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Re: Differences between testing and stable repo's?

Postby headkase on Sat Apr 09, 2011 2:53 pm

JasonLG wrote:If you want to be bleeding edge then you want to point to unstable which is also called sid. But sid has a potential to break from time to time. if you want a good compromise between stability you should just leave the repos the way they are by default which is pointing to testing.


Which I believe from the cat I gave is what I am: testing. So, I believe I should leave them as-is?

Would I just replace the word "testing" with "unstable" in both occurances if I wanted to get updates from "sid"?
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Re: Differences between testing and stable repo's?

Postby JasonLG on Sat Apr 09, 2011 3:59 pm

headkase wrote:
JasonLG wrote:If you want to be bleeding edge then you want to point to unstable which is also called sid. But sid has a potential to break from time to time. if you want a good compromise between stability you should just leave the repos the way they are by default which is pointing to testing.


Which I believe from the cat I gave is what I am: testing. So, I believe I should leave them as-is?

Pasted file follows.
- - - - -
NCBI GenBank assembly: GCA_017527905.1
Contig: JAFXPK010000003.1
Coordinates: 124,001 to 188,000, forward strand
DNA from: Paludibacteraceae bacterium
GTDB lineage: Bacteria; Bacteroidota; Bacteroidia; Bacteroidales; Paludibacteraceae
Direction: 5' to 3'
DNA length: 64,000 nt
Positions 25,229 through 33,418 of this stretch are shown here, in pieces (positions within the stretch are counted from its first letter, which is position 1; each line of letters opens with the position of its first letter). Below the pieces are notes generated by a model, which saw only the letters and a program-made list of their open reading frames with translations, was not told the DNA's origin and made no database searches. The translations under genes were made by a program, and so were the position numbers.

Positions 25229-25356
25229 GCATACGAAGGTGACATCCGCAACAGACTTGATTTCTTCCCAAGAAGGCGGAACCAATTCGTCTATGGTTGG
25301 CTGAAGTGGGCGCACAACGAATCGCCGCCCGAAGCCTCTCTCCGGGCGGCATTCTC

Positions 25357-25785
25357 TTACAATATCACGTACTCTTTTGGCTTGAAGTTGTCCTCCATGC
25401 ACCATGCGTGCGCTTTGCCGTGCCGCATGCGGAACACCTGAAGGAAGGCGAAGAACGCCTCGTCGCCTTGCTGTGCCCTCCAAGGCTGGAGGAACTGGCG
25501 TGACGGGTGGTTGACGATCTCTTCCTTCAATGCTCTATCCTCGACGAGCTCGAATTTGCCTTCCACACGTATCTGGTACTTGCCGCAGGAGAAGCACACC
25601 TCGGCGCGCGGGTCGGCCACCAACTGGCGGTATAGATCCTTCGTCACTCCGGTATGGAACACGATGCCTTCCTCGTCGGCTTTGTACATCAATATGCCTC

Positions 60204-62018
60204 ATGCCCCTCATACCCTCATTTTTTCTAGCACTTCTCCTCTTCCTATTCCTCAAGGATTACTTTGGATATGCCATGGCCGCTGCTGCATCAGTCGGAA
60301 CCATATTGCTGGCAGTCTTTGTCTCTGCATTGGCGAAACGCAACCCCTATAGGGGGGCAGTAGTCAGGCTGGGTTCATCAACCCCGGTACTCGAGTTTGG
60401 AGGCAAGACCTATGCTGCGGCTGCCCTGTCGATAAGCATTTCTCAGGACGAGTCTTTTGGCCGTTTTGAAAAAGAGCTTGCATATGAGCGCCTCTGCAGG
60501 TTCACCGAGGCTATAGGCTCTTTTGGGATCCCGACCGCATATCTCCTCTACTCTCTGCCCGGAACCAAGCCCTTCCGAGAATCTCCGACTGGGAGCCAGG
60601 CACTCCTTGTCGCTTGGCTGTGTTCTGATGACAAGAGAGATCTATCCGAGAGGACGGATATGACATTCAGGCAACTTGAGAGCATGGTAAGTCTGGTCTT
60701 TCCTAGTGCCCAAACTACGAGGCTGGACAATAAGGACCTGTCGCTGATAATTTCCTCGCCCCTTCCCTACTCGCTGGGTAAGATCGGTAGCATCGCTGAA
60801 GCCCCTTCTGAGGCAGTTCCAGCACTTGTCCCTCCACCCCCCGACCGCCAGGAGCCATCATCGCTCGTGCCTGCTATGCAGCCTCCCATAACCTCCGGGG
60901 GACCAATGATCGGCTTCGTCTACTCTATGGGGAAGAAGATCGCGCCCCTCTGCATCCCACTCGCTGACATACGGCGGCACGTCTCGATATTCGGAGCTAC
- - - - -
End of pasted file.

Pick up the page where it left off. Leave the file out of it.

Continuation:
Would I just replace the word "testing" with "unstable" in both occurances if I wanted to get updates from "sid"?


lmintnewb - you give me too much credit. :D

headkase - Unless there is a specific reason you need bleeding edge other then you want to be on the bleeding edge changing your sources to unstable is stupid. But yep you pretty much got it. After that run sudo apt-get update then sudo apt-get dist-upgrade to resolve any additional dependencies and don't be surprised if you b0rk your system. I warned you.
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Re: Differences between testing and stable repo's?

Postby headkase on Sat Apr 09, 2011 5:13 pm

JasonLG wrote:
headkase wrote:
JasonLG wrote:If you want to be bleeding edge then you want to point to unstable which is also called sid. But sid has a potential to break from time to time. if you want a good compromise between stability you should just leave the repos the way they are by default which is pointing to testing.


Which I believe from the cat I gave is what I am: testing. So, I believe I should leave them as-is?

Would I just replace the word "testing" with "unstable" in both occurances if I wanted to get updates from "sid"?


lmintnewb - you give me too much credit. :D

headkase - Unless there is a specific reason you need bleeding edge other then you want to be on the bleeding edge changing your sources to unstable is stupid. But yep you pretty much got it. After that run sudo apt-get update then sudo apt-get dist-upgrade to resolve any additional dependencies and don't be surprised if you b0rk your system. I warned you.


Ok, ;) I got it! So, changing testing to unstable in both occurances *does* make you "sid". Now, I'm not going to do it, just want to know *how* to do it! :D